M.A. Skewes and W.R. Griffiths Gallery - Australian Art 1920 to 1950
The era represented in this room was a
time of extraordinary social and political change, as two world
wars, the Great Depression and advances in technology, science and
philosophy altered the art world forever.
Theses works represent the cutting edge
of that change and the different traditions and schools of artistic
thought and practice.
On the popular front, photography had
become universal, so traditional art media and art appreciation
faced challenges of relevance. Artists responded in different ways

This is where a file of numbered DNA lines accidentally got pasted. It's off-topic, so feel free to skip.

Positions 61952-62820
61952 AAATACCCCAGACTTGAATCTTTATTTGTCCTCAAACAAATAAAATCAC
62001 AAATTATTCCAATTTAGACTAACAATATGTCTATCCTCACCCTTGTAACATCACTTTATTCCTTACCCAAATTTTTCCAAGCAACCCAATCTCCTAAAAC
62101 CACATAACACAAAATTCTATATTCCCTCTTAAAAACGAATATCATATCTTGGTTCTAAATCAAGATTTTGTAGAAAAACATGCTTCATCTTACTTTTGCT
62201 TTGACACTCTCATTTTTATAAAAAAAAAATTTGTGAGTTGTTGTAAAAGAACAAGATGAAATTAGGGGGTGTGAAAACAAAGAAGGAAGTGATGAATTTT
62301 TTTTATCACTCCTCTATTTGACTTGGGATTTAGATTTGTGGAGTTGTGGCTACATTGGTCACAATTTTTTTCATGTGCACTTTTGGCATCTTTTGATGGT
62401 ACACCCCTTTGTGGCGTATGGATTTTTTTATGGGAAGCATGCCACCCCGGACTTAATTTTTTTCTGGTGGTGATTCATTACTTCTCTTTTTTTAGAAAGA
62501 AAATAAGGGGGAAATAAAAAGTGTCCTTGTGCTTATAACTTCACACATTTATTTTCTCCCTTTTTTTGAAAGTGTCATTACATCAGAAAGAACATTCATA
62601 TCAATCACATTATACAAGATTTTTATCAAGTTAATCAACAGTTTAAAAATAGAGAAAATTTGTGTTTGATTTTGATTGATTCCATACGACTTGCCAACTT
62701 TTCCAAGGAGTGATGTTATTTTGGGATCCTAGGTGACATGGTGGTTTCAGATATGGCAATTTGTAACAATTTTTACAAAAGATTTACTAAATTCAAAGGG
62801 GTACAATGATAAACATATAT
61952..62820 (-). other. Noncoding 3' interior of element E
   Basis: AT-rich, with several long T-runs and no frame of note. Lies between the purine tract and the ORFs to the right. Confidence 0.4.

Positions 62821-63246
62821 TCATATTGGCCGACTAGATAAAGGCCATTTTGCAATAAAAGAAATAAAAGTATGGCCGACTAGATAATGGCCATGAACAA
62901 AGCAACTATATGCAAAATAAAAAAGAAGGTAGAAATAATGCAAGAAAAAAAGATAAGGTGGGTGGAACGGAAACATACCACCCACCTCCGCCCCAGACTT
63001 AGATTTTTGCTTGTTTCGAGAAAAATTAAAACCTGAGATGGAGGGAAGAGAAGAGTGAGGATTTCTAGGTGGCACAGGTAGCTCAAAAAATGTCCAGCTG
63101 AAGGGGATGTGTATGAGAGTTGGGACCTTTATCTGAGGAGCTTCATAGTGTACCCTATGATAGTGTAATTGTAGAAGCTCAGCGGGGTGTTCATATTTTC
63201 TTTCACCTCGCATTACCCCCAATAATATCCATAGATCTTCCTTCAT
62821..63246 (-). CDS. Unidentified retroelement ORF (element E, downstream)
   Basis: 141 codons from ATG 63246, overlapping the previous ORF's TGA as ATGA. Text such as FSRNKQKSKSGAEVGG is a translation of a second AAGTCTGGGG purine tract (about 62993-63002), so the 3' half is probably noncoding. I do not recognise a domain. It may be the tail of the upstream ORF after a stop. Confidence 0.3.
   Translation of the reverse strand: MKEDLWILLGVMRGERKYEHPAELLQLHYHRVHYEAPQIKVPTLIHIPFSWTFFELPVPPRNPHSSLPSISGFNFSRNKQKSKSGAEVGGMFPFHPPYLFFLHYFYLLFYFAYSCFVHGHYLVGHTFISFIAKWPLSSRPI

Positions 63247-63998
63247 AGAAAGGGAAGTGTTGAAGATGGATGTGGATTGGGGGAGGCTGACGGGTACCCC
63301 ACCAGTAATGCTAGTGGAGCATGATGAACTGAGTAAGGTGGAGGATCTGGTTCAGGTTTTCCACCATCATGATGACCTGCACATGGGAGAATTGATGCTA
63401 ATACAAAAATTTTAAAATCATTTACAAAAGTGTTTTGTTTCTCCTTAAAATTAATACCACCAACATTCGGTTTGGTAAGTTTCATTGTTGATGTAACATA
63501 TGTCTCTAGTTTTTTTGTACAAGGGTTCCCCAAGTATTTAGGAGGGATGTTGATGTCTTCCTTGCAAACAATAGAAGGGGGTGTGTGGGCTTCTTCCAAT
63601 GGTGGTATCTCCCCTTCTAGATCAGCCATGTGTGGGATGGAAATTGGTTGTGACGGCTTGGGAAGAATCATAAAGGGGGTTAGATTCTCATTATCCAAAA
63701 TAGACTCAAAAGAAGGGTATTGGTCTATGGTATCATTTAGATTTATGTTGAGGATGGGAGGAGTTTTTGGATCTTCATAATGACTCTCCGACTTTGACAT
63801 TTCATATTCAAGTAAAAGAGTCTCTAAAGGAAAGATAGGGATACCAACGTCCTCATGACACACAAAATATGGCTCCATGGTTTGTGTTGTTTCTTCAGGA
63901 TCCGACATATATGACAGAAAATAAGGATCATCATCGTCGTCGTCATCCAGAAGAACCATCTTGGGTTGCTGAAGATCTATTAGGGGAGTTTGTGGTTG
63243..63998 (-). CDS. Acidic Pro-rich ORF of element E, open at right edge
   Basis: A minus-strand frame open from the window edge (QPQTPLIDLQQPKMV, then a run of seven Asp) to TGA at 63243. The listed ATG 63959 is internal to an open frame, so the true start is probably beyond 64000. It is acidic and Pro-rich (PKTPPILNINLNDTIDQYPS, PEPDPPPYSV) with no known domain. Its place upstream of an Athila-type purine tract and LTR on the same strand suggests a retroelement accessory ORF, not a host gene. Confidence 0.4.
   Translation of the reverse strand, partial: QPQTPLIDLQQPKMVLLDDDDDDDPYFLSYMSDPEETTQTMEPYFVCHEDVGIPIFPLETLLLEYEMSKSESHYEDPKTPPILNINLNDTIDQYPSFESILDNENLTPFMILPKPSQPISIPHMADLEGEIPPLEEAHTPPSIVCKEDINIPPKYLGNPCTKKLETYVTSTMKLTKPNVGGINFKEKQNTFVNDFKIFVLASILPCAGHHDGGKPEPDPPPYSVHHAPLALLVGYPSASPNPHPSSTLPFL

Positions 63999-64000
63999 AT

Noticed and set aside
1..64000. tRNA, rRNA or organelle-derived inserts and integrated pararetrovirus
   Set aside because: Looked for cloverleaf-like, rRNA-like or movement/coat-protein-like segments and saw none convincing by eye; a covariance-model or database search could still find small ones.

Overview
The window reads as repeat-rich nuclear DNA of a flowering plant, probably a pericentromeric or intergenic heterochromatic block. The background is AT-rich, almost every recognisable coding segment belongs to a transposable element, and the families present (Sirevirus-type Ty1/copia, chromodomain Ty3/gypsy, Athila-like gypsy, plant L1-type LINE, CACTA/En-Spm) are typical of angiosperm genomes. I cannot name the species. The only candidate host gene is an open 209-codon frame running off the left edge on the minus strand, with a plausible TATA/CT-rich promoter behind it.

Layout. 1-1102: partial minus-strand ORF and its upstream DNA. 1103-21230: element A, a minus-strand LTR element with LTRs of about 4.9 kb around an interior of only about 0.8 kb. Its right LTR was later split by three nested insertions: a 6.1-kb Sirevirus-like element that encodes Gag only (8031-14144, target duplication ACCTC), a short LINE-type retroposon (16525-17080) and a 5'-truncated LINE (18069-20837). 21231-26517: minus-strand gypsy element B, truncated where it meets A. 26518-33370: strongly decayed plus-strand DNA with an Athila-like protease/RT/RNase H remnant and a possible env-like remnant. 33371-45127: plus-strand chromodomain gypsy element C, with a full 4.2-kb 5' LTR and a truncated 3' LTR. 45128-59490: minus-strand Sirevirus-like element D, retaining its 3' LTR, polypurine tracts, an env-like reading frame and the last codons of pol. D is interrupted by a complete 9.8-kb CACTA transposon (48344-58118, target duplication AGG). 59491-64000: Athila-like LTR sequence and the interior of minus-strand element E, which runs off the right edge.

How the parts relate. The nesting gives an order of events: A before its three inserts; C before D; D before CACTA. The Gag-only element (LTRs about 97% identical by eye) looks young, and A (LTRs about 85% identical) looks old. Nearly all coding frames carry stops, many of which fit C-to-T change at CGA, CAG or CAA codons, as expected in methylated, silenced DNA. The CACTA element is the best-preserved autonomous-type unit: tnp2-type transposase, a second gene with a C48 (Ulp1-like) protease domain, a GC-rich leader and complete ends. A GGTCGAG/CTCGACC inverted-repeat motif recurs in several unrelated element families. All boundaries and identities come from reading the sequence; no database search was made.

to the challenge of no longer being tied to the expectation of
making exact realistic depictions.
On another level, smaller houses meant
a greater demand for smaller artworks. Largescale migration brought
changes, while cheaper travel made it easier for artists to
experience the world. At the same time Australia remained very
isolated, with the majority of the population socially conservative
and deeply suspicious of innovation.
This room represents competing schools
- Tonalists who attempted to capture the essence of a scene;
Surrealists who contrasted dream with the rational world; Social
Realists, who aimed to reflect society under capitalism, and the
romantic and decorative works of the 'Sydney Charm School'.
The Skewes and Griffiths Gallery
honours Dr Mary Skewes and Dr William Griffiths, great patrons of
the visual arts in Ballarat.